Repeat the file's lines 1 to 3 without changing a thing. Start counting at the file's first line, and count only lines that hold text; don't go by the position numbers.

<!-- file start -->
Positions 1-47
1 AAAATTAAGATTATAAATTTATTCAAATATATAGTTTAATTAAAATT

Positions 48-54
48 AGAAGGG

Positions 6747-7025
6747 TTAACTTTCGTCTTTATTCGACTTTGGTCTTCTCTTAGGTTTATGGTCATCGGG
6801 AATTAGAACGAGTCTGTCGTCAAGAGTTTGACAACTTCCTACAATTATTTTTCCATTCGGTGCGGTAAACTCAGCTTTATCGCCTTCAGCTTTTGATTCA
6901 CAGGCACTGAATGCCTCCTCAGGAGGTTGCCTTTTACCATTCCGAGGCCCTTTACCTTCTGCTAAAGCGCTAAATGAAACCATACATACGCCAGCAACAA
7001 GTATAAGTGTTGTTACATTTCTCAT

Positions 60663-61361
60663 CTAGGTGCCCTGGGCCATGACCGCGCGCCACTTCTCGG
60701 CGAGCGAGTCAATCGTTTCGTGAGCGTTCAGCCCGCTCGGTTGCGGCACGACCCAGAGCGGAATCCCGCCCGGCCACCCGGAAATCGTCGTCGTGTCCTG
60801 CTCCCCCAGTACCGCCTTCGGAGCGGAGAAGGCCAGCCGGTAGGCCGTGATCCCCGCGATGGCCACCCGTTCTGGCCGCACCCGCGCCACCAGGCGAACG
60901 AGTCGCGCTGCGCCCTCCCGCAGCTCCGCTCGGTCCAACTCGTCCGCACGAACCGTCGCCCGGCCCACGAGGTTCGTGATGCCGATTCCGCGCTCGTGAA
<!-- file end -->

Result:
Positions 1-47
1 AAAATTAAGATTATAAATTTATTCAAATATATAGTTTAATTAAAATT

Positions 48-54